Dealing with the huge volume of data involved in ultra-high-speed photography and complex image processing inevitably takes time. So how could we overcome this obstacle?
This was the question facing our development team.
To realize the pleasing photographic experience suggested by “quick and snappy,” the keyword associated with the new HIGH SPEED EXILIM, we set out to achieve three objectives.
This means the camera should start up the moment you decide to take a photo, focus in a flash when you aim the camera, and then let you take another shot right away.
In the end, the option we adopted after considering countless technological possibilities was a Dual CPU System.
This meant installing a pair of CPUs with specialized data-processing circuitry. At the same time, we also installed two hardware systems for processing images, thus creating a system that can conduct two different tasks simultaneously, with a resulting dramatic reduction in total processing time.
To use a corporate operations analogy, this can be seen as something like division of labor, in which tasks are divided between two teams and the results achieved by the respective teams are combined in the end. You might say that the camera contains a “photo-shooting team” and an “editing team,” each of which is performing its job efficiently for us.
The distinguishing feature of the EXILIM Engine HS is the installation of a reconfigurable processor.
The usual digital camera development process begins with development of the hardware as a basis and then moves on to development of the software that determines the various specifications to operate it. The process takes approximately two years. But since the completed hardware lacks flexibility, it can be impossible to change the specifications during the software development stage or to add various functions.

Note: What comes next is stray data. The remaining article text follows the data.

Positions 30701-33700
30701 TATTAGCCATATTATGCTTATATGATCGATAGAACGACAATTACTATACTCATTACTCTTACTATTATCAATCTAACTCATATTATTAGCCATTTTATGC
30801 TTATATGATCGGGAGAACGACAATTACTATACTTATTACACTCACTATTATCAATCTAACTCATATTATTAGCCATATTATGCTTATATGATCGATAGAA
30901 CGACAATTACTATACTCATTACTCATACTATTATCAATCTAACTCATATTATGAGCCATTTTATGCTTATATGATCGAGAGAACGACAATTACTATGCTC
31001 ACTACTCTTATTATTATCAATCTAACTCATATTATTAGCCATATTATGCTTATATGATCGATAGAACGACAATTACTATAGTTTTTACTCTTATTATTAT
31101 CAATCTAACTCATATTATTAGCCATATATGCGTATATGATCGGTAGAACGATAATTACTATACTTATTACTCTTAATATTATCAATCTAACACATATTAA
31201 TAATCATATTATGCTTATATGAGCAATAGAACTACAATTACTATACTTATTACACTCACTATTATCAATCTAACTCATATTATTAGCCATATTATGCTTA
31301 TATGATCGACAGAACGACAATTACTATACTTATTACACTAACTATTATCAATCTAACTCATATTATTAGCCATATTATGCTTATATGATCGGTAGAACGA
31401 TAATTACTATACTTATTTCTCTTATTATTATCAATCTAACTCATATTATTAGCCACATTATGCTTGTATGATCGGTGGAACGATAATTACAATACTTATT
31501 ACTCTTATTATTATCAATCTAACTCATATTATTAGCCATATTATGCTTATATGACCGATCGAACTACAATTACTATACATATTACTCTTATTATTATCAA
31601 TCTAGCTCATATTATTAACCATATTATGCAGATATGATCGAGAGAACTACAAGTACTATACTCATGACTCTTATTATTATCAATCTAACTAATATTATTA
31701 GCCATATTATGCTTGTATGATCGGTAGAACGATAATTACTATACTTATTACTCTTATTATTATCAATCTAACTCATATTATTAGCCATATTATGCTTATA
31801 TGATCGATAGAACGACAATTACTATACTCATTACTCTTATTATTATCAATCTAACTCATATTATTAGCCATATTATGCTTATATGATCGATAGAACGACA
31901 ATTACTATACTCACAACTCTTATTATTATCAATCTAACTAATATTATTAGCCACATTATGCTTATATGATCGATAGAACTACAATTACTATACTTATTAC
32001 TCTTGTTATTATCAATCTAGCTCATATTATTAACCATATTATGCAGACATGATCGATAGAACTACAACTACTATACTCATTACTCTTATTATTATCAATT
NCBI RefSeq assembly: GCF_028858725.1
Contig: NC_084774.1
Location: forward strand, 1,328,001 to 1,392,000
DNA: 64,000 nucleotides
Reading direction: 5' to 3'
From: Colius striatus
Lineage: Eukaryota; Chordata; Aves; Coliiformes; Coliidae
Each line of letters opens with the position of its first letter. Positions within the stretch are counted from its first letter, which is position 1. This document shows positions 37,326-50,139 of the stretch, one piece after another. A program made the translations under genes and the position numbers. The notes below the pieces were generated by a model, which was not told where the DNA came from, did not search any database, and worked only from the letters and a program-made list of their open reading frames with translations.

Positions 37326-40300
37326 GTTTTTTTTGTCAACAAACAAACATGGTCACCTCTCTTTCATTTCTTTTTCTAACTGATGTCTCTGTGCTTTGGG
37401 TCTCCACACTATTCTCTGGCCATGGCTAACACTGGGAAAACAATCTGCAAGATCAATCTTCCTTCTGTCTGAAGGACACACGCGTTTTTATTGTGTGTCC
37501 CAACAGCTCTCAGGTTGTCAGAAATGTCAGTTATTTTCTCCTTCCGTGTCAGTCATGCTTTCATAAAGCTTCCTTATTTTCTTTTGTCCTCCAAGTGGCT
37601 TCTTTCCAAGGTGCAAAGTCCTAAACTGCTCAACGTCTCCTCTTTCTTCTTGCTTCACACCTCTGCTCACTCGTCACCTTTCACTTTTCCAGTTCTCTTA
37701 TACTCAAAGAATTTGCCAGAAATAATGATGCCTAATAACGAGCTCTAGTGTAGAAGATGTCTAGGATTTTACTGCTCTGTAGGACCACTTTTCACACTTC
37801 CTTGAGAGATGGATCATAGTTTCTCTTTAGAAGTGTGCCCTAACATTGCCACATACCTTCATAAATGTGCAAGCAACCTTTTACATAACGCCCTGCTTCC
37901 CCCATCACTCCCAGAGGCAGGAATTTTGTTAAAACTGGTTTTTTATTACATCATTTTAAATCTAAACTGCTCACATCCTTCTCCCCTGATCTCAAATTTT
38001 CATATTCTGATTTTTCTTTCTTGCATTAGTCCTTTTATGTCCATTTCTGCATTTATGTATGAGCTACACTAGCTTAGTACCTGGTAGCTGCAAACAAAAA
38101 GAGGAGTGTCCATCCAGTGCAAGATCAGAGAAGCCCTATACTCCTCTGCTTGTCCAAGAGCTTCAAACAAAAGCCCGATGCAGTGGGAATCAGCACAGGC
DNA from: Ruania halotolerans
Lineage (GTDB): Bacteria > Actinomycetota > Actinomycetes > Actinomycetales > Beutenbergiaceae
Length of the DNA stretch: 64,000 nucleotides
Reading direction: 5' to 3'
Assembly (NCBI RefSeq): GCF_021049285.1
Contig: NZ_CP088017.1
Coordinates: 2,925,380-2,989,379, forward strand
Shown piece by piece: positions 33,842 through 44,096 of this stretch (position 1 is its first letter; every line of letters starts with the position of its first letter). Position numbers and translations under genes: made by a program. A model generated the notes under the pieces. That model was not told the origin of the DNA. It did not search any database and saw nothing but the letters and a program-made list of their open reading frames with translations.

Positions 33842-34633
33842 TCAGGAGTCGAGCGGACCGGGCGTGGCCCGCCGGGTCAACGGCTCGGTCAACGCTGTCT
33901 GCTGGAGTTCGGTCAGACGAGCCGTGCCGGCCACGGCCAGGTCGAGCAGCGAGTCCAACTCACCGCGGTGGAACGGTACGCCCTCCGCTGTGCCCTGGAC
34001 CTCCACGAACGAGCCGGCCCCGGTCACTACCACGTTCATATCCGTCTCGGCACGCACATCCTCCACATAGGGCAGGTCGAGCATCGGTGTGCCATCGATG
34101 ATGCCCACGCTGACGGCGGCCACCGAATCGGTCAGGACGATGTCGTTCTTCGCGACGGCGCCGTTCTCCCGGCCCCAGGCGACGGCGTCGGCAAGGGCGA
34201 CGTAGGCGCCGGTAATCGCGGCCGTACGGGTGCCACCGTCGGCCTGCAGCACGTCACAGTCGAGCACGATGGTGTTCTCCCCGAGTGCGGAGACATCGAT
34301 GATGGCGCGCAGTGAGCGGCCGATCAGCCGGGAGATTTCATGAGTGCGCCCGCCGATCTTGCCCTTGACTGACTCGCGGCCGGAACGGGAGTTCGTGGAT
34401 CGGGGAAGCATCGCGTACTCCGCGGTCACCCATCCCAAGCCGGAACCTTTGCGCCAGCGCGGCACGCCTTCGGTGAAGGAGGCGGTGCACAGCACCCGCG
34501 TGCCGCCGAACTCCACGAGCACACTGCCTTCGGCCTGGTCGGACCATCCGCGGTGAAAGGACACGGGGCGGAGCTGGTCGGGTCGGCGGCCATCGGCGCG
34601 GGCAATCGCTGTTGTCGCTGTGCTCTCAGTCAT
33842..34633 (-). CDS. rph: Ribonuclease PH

Installation of a reconfigurable processor has solved these problems. The circuitry supporting the hardware’s operation is extremely flexible. This processor has a large number of calculation units installed, and the ways in which they interact and operate can be changed by programming after hardware development. In short, the reconfigurable processor deserves full credit for giving us a much greater degree of freedom in developing the software that determines performance and functions.
In a divergence from conventional digital cameras, which require users to wait for one image to be processed before they can shoot another, we separated the shooting function (CPU 1) from the editing function (CPU 2). This enabled image processing and photo shooting to be conducted concurrently.
As a result, the shooting interval was shortened dramatically, as shown in the chart.